Recently, an accident occurred on the Willow Creek chair lift at Red Lodge Mountain when a chair detached from the haul rope.

At the time of the accident, the chair, which had two teenage passengers, was halfway through the ride to the top and approximately 35 feet above the ground. The two teens were immediately transported to Beartooth Billings Clinic in Red Lodge for immediate medical attention. The lift remained in operation until all other riders could be evacuated following the accident, after which, the lift was shut down to prevent any further personal injury.

At the time this story made headlines, the cause of the chair detachment was unknown. According to Jeff Carroll, the mountain’s director of sales and marketing, neither the chair nor the chairlift broke. The chair attaches by a grip intertwined into the steel cable that holds all of the chairs to the lift itself. Carroll also stated he does not believe that the high winds that caused another chairlift closure that day contributed to the accident.

The chairlift, which was installed in 1968, should remain closed until a thorough review of the incident has taken place and a professional engineer clears it for operation.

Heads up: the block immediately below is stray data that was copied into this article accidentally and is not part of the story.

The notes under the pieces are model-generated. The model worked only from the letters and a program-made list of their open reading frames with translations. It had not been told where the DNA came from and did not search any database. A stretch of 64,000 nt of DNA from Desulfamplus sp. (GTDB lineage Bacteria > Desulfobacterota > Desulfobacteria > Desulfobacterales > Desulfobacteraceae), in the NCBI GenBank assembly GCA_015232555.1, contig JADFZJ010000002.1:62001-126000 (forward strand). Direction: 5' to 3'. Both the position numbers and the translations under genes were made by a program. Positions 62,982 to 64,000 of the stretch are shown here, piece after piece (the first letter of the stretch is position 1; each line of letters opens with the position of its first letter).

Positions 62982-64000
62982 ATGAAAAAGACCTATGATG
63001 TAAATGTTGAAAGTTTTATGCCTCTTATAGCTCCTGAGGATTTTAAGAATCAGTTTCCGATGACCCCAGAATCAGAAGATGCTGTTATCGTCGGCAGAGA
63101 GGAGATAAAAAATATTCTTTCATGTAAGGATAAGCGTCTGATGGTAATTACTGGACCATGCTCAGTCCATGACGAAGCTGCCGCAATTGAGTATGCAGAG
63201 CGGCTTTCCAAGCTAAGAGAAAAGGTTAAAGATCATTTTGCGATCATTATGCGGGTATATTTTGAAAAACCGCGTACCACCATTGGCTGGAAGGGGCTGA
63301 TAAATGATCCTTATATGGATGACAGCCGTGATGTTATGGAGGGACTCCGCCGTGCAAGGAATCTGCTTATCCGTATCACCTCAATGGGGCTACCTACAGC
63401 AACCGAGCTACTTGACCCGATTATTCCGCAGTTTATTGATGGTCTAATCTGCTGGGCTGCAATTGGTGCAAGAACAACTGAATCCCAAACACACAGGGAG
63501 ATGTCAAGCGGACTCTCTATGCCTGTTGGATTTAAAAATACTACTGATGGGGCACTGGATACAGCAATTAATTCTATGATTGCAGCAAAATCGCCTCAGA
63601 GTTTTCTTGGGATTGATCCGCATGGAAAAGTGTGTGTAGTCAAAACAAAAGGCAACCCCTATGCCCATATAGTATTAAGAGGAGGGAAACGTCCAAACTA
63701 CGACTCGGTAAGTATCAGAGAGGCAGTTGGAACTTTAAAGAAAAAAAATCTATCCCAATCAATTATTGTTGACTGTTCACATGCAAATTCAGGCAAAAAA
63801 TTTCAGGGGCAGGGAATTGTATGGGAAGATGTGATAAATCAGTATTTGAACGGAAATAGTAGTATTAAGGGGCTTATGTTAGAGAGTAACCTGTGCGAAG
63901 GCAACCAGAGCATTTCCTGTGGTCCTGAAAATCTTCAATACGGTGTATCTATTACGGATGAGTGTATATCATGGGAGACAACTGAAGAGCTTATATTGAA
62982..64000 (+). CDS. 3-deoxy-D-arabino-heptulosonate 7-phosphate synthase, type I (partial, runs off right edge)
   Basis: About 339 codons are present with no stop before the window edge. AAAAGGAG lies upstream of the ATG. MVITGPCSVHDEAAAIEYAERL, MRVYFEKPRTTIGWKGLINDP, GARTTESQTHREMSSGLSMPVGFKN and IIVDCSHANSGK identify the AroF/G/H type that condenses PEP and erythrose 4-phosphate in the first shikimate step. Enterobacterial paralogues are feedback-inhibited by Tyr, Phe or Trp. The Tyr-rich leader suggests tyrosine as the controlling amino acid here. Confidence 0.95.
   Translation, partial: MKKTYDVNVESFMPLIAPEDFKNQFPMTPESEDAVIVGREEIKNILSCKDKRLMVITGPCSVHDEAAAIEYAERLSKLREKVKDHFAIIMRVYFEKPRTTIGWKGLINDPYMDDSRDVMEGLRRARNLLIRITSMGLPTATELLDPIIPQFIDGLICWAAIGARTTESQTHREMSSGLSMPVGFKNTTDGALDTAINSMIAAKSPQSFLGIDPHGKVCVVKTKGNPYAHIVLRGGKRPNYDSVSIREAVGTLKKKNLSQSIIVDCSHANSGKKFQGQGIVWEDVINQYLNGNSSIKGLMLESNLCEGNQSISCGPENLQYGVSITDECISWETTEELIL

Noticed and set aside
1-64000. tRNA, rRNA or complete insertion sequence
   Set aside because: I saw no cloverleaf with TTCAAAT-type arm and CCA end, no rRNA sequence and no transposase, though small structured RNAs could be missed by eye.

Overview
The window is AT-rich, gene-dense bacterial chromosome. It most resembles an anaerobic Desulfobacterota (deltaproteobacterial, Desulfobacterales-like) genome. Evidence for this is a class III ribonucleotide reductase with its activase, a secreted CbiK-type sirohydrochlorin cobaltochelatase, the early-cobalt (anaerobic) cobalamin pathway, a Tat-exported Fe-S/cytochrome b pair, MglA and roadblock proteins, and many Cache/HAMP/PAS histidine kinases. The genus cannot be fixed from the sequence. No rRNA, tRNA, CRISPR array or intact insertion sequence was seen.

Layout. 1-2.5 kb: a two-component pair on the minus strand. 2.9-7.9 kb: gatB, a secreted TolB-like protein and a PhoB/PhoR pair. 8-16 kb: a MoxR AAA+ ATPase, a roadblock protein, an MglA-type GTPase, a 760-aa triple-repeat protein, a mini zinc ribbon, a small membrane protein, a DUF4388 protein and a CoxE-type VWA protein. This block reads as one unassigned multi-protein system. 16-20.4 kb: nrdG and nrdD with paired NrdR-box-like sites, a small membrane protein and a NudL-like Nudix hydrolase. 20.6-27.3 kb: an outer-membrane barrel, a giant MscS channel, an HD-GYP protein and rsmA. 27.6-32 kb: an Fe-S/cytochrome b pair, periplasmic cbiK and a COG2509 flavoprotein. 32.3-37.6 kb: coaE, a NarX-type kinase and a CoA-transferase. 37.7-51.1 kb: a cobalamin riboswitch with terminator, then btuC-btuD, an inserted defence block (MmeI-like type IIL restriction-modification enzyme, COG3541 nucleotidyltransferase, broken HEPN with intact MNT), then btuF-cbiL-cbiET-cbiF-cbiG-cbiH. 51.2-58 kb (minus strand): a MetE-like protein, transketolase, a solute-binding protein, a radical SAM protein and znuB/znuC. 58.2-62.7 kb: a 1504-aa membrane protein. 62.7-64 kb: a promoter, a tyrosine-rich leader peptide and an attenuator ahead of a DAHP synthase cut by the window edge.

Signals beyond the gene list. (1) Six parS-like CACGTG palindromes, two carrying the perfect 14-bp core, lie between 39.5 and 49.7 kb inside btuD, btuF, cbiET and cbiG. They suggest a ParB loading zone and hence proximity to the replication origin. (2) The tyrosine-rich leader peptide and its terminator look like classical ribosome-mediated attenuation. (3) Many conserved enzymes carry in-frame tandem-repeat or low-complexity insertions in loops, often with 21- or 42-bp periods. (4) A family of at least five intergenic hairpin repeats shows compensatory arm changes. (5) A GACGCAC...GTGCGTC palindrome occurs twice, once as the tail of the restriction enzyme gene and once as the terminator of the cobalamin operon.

The resort has seen a near-record number of skiers over the recent holiday season because it was one the few resorts in the Rockies to have received plenty of snow, whereas other resorts are having a much slower ski season due to a lack of snow.

Since 2007, when JMA Ventures purchased Red Lodge Mountain, the company says it has invested thousands of dollars upgrading the resort and its facilities following a string of lift closures on its first day of ownership. As part of that initiative to upgrade the facilities the lifts go through routine maintenance and safety inspection.

Despite ongoing safety checks, the teenagers will likely seek an independent review to assess their injuries and the ski lodge’s potential liability.

Source: Billings Gazette, “Double chair fall of lift at Red Lodge Mountain, injuring 2,” Brett French, Dec. 28, 2011